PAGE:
Poland's Kaczynski agrees to debate main rival

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WARSAW, Oct 9 (Reuters) Polish Prime Minister Jaroslaw Kaczynski today agreed to a debate with the leader of the main opposition party as polls pointed to an increasingly close race for a parliamentary election.

Kaczynski, a conservative who runs Poland with twin brother Lech, the president, had previously resisted meeting centre-right Civic Platform leader Donald Tusk despite holding a debate with a leftist former president.

But a poll today showed the Civic Platform retaking a slight lead over the ruling Law and Justice party ahead of the October 21 parliamentary election in the European Union's largest former communist country.

The poll increased pressure on the prime minister for a debate with Tusk, whose party is favoured by markets because it seeks faster reform of central Europe's biggest economy.

''There's been too much talking..., too much name calling.

And so on Friday, at 2330 hrs IST I am ready to meet Mr Tusk,'' Kaczynski said in a public radio interview.

The snap election was called after the prime minister's shaky coalition with two fringe parties collapsed last month, erasing a parliamentary majority.

The election campaign has been dominated by aggressive advertising campaigns and increasingly bitter rhetoric while policy discussions have taken more of a back seat.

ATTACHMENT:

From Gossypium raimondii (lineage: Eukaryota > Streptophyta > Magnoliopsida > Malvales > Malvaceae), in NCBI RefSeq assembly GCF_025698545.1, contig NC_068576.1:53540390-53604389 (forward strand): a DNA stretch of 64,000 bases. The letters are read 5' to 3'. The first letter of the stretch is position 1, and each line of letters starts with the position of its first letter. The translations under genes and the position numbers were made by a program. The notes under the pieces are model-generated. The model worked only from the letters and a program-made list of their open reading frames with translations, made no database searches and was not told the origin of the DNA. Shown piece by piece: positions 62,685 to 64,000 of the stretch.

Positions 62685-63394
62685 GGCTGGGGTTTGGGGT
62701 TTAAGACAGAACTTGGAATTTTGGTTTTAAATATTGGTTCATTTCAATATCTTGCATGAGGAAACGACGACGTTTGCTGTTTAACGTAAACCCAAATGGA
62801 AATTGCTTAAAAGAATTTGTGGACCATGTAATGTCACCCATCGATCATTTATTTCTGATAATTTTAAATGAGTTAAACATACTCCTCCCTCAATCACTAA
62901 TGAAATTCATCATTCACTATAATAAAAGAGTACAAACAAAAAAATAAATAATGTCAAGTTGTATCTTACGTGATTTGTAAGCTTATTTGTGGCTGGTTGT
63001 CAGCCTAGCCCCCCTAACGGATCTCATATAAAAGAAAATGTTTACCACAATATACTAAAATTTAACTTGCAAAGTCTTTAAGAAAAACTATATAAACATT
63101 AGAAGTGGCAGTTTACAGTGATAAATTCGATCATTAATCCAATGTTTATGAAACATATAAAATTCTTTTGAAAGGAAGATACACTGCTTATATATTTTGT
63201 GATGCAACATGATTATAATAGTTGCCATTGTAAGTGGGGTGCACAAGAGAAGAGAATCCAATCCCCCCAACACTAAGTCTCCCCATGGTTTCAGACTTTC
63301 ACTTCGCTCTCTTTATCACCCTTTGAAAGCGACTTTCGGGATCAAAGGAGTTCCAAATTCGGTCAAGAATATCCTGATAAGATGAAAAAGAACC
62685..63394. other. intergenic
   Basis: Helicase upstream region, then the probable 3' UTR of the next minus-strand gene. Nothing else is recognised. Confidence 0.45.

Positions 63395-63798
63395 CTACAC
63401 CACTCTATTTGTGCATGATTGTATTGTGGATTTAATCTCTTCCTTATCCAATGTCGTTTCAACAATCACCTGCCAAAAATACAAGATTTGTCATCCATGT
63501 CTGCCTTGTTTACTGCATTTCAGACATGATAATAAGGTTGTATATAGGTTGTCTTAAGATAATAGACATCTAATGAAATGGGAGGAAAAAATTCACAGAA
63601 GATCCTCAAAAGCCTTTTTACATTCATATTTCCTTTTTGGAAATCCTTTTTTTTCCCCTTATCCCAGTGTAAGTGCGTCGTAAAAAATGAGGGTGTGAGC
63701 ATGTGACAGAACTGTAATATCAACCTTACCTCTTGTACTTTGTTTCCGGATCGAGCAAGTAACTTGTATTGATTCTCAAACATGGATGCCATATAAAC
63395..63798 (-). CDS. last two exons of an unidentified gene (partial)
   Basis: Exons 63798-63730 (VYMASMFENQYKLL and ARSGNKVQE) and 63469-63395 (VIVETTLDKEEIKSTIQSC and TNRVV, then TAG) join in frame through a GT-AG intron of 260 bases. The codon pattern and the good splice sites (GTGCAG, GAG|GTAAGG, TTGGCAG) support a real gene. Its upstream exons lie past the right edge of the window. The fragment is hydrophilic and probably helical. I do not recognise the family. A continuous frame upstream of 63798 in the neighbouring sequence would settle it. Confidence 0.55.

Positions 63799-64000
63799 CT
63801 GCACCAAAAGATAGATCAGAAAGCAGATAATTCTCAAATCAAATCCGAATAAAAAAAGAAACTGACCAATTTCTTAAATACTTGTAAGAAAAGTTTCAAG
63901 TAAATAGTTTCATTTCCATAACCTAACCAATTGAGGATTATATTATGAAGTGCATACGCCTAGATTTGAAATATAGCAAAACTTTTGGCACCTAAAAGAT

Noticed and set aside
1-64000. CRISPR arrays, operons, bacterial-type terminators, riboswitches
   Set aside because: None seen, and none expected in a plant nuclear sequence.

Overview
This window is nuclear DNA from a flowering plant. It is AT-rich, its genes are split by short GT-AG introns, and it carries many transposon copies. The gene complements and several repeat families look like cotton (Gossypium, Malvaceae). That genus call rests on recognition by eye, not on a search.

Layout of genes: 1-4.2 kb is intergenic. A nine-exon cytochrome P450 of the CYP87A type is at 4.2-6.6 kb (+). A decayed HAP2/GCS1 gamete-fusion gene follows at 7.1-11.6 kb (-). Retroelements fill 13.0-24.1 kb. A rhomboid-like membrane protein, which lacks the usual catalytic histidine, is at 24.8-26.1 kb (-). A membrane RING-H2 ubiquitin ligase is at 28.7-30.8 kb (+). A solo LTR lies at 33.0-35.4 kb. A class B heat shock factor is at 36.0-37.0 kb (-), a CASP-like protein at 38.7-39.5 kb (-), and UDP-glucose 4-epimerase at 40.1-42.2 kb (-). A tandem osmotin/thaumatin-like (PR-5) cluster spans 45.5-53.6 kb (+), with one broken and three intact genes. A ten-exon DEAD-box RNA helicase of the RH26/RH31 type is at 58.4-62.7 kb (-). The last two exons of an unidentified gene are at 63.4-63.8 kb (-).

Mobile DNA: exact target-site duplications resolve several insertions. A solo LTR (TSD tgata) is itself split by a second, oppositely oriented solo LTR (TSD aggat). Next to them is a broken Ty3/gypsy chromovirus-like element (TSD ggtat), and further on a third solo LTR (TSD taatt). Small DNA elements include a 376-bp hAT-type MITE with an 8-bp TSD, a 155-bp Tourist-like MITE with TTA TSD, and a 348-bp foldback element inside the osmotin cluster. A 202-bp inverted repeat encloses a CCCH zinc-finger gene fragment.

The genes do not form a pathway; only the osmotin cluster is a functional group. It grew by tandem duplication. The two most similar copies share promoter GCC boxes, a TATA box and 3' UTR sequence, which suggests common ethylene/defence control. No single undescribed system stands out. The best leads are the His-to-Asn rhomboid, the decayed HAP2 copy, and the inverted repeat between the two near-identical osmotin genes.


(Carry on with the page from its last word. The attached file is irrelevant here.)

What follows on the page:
Kaczynski's debate with former President Aleksander Kwasniewski drew record viewing figures two weeks ago, but neither politician landed any major blows nor persuaded a large number of undecided voters.

Political analysts said Kaczynski appeared to be seeking to sideline Tusk by ignoring his challenge to a debate and had been counting on his party's populist anti-corruption message to cement support in more rural areas.

The Civic Platform has criticised the Kaczynskis for failing to take advantage of the booming economy to build up the dilapidated infrastructure and improve living standards.

But it has struggled to sell its message given falling unemployment and rising wages.

Recent opinion polls suggest no party will win an outright majority, meaning coalition talks would be needed.

Some Civic Platform leaders have said it might form a coalition with Kwasniewski's bloc, but the president would still be in a position to veto its policies unless it secured a big enough majority in parliament.

The president does not face re-election until 2010.


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